pumpkin pie-1 slice 596 mcg (4,567 IU)
boiled spinach-1/2 cup 573 mcg (11,458 IU)
cooked butternut squash-1/2 cup 572 mcg (11,434 IU)
Medium sized raw carrot- 1 509 mcg (10,191 IU)
boiled kale- 1/2 cup 443 mcg (8,853 IU)
1 cup non-fat milk 338 mcg (1,131 IU)
One portion of oatmeal, cooked in water 329 (1,099 IU)
1 large scrambled egg 87 mcg (321 IU)
cheddar cheese- one ounce 75 mcg (284 IU)
frozen peas- 1/2 cup 84 mcg (1,680 IU)
cantaloupe cubes- 1 cup 270 mcg (5,411 IU)
raw spinach- 1 cup 141 mcg (2,813 IU)

What if you get too much of Vitamin A in Pregnancy?

Your body needs only a certain amount of Vitamin A during pregnancy. According to The American Pregnancy Association, if you ingest too much of Vitamin A, especially in the first trimester, there is a risk of birth defects in the foetus. In this event, the baby is likely to be born with complications in the head, heart, brain, or spinal cord.

Other side effects of Vitamin A in pregnancy can be chronic toxicity in the mother. Symptoms of excess Vitamin A in pregnancy can range from blurred vision to hair loss, joint pain, liver damage, and chronic headaches.

Is It Safe to Take Vitamin A Supplement When Pregnant?

Ideally, no. The World Health Organization (WHO) recommends supplementation for pregnant women only in areas where Vitamin A deficiency is considered a severe public health problem. Most prenatal vitamin supplements contain some amount of Vitamin A, and together with the intake of retinol or beta carotene from your daily food, there is a possibility of levels in your body rising quite high. Consulting your doctor is the best option when it comes to consuming supplements of any kind.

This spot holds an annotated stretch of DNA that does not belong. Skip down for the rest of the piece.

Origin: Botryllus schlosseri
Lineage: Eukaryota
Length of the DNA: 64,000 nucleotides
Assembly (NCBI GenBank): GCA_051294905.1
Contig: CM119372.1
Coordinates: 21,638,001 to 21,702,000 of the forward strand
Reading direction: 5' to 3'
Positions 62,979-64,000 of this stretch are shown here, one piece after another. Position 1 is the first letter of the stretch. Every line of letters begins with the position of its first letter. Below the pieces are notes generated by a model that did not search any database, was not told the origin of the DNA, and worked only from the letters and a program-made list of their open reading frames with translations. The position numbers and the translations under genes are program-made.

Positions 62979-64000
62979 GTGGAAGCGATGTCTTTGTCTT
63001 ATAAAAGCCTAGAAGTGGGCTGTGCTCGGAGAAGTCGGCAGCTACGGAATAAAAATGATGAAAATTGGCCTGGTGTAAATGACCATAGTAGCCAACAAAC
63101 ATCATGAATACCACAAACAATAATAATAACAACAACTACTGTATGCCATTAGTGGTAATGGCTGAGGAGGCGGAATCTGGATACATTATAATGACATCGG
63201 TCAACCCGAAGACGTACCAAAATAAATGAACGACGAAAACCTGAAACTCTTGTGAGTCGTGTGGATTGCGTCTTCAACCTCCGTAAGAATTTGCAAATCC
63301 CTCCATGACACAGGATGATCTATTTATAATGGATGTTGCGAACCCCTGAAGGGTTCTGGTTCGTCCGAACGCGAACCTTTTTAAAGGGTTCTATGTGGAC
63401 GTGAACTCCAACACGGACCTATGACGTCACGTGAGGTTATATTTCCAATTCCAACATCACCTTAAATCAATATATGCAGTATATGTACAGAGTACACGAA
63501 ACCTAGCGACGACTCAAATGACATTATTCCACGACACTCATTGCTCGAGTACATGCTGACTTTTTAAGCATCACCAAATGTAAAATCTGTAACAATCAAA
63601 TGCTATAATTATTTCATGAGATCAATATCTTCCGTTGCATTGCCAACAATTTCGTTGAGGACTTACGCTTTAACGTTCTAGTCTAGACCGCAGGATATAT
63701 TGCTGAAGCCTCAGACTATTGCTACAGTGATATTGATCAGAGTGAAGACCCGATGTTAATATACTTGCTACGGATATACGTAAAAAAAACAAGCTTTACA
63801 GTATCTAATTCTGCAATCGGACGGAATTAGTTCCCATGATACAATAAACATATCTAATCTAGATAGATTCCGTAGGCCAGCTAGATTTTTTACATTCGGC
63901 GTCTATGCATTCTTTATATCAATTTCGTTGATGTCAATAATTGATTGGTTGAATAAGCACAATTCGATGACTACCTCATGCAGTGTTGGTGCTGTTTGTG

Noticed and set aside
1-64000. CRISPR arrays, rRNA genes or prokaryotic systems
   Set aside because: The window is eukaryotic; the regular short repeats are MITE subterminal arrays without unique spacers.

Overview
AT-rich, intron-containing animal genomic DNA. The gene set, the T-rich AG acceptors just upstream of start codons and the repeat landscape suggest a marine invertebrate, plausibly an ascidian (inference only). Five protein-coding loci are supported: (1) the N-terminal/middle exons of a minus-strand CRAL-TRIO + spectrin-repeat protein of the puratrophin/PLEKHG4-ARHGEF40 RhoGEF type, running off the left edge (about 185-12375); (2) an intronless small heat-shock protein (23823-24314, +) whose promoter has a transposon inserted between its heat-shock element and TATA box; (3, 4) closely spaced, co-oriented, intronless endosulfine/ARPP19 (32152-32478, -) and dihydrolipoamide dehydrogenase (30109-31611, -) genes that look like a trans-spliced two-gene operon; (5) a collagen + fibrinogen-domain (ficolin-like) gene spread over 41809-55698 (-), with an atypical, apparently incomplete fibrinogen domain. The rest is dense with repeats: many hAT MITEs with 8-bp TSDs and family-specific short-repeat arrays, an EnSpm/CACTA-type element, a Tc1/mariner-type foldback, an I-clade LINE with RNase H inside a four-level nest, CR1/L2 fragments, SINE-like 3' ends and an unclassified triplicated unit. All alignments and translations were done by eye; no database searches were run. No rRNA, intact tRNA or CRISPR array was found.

Tips for Consuming Vitamin A in Pregnancy

Fruits, vegetables, fortified cereals, milk, dairy products, and meat are all rich sources of Vitamin A. Orange, yellow, and green leafy vegetables such as carrots, spinach, sweet potatoes, apricots, and oranges are great sources of beta-carotene. Chopping, grating, cooking, or juicing makes it easier for the body to absorb beta carotenes.

  • Ensure that any supplements you take do not contain Vitamin A to prevent excess consumption. Non-pregnancy supplements such as cod liver oil are also best avoided during pregnancy.
  • Steer clear of liver (from beef, chicken, etc.), and dishes where liver is the main ingredient, as it contains high amounts of preformed Vitamin A. Just one serving of liver can contain more than twice the daily limit of Vitamin A recommended during pregnancy!
  • During the first two months of pregnancy, make sure that your daily intake of Vitamin A does not exceed 6000 IUs.

Conclusion: Since this important nutrient can be found in a variety of edible items, getting your required dosage of Vitamin A through food is the best option during pregnancy. Simply avoiding Vitamin A supplements brings down the chances of overdosing to negligible. Whenever you are concerned about your diet or health during this important phase of life, be sure to check with your healthcare provider at the earliest.

Disclaimer: This information is not intended as a substitute for medical advice from a qualified professional.